Watch this space for an evolving set of resources to support teachers, educators, and families during school closures. These will include digital assets, math activities families can do at home, and ideas for supporting students as they work on math problems.
One challenge most classrooms are experiencing this year is the sharing of materials, or having enough to use at both school and home. With the help of our colleagues at Savvas Learning, the Investigations 3 team has expanded the digital Math Tools available on Savvas Realize. These tools now include the most commonly used cubes (e.g. 1-3 & 1-6 dot, 1-6 & 7-12 number, multiples of 5, pattern blocks, fractions) and card decks (primary number Cards, dot cards, multiple of 10 cards, digit cards, array cards, fraction and decimal cards), as well as new base-10 tools and a virtual set of Power Polygons (in the Geometry tools).
Suggestions from the Field
People have been sharing such lovely ideas about how families can be doing interesting, engaging math at home. This page compiles examples from Twitter, with commentary about ways to extend or alter them for children of different ages. (10/9/20, 8/14/20, 7/17/20, 6/26/20, 6/19/20, 6/12/20, 6/5/20, 5/29/20, 5/22/20, 5/15/20, 5/8/20, 5/1/20, 4/24/20, 4/17/20, 4/10/20, 4/3/20)
As many children and families find themselves doing much or most of their learning remotely, lots of people are thinking about ways to incorporate more math into what already happens at home. One huge opportunity: games. Many familiar games – card games, games that use dice, board games – involve mathematics. In addition, they are engaging (i.e., kids want to play) and motivating (i.e., they want to play better, they want to win) and so encourage repeated play. The following blog posts talk about the power of games, at several different levels, and share examples of some of the authors’ favorites.
- Connections Matter and Connections Matter 2, by Vada Gray
- Math Games – Building a Foundation for Mathematical Reasoning, by Mark Chubb
- So You’re a Homeschool Parent Now: Advice from a Math Teacher, by Lurline Sweet
- Kent Haines blogs about free games and board games. This post includes instructions for making Tiny Polka Dot Cards, which can be used to play a wide variety of games.
Finding the Math at Home
Lots of people are talking about how families can and should mathematize the things they are already doing at home. But many wonder, “What does that look and sound like? What kinds of activities present good opportunities for math?” The following blog posts offer helpful images and activities.
- Jenna Laib, a K-8 math specialist, shares several examples of her math explorations with her preschoolers. Everyone Gets A Handful: Preschoolers Explore Division, Making Meaning with Arrays: More Preschooler Division, Caterpillar Math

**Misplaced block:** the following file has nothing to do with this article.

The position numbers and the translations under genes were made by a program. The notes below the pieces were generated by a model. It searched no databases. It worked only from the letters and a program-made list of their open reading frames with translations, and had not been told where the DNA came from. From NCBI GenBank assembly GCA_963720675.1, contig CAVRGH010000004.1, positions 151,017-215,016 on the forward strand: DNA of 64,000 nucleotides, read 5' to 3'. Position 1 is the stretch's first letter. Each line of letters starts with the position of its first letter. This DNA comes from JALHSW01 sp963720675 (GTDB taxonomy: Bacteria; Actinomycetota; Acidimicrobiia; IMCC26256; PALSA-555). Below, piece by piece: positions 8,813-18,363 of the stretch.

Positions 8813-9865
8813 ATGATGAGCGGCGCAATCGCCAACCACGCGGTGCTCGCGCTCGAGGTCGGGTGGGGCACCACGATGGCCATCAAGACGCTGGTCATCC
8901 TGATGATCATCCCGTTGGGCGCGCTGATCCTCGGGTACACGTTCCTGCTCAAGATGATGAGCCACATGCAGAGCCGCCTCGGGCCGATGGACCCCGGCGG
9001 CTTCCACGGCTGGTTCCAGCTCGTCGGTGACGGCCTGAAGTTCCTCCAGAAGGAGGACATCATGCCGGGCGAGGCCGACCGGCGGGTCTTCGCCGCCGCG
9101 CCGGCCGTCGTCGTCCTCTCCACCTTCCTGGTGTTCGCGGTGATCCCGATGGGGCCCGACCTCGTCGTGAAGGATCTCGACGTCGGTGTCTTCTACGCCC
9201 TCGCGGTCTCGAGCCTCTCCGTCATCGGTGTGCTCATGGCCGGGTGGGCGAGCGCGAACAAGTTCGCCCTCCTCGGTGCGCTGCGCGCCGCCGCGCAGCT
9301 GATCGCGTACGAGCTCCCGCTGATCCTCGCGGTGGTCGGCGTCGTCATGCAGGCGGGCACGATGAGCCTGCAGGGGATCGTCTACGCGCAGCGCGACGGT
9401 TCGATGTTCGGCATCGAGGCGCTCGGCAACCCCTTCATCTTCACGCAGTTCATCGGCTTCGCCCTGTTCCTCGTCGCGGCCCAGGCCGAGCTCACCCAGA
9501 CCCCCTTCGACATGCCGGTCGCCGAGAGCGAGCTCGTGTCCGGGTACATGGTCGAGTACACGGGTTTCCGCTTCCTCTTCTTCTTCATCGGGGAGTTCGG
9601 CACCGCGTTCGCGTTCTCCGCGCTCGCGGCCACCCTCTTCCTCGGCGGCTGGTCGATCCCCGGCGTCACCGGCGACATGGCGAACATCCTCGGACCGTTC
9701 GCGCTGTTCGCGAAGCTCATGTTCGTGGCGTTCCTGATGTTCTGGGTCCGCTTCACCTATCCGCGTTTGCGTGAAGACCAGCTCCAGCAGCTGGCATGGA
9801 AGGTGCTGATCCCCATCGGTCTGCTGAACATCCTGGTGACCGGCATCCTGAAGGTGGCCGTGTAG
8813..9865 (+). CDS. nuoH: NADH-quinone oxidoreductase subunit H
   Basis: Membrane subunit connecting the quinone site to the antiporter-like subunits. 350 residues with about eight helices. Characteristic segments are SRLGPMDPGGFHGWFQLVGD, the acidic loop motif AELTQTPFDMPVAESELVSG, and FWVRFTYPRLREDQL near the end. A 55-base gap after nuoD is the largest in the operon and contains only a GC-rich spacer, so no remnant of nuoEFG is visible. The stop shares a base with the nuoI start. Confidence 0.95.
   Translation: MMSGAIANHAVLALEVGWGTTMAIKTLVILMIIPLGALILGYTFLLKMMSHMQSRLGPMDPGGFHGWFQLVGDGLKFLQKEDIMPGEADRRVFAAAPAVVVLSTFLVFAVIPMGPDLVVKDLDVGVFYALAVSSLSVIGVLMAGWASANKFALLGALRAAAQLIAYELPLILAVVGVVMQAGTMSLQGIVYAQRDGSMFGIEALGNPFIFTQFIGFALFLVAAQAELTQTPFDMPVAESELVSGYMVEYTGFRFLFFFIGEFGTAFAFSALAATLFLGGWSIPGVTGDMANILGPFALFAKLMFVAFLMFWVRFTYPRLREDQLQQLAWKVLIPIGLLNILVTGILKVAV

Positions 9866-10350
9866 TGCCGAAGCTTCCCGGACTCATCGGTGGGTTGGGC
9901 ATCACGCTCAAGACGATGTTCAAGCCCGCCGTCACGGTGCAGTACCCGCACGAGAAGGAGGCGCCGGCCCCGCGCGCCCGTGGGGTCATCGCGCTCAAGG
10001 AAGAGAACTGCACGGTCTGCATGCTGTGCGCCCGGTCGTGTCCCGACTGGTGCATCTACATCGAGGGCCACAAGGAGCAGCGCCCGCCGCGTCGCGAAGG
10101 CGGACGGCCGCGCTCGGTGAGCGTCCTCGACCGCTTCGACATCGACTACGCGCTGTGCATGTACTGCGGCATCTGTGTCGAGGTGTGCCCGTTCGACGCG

- Nora A. Greene, a high school math teacher and parent of a preschooler, shares her thoughts on simple and fun ways to engage your children with mathematics at home.
- The Heinemann Blog compiled ideas about math to do at home, adapted from chapter 5 of Young Children’s Mathematics.
At-Home Activities from Investigations 3
Looking for activities that focus on important math, involve little in the way of materials, and provide experiences that can be tweaked and repeated and extended over time? This page compiles examples of such activities, with variations at each grade level, K-5. While they are all from Investigations 3, they will engage and interest all students. This week we share games that are about adding, and getting Close To a given number. (Past activities: Quick Images: Part 2, Today’s Number: Part 2, The Game of Compare, Quick Images, Today’s Number.)
Questions that Support Math Learning
How can families support their children with math learning at home? Asking questions as their children solve problems suggested by school or as they do math activities together can go a long way! Here are 3 blogs about the kinds of questions that can help children use what they know to solve problems and share their math thinking. These questions can also spark kids’ interest in exploring math ideas more deeply.
Math at Home
Math at Home is a collection of K-5 activities that families can do together. A new set of activities in English and Spanish will be released every few days!
- Working with Data (Grades K-5) in English and Español
- Fractions and Decimals (Grades 2-5) in English and Español
- Counting (Grades K-2) in English and Español
- Geometry (Grades K-5) in English and Español
- Measurement (Grades K-5) in English and Español
- Multiplication & Division (Grades 2-5) in English and Español
- Addition & Subtraction (Grades K-4) in English and Español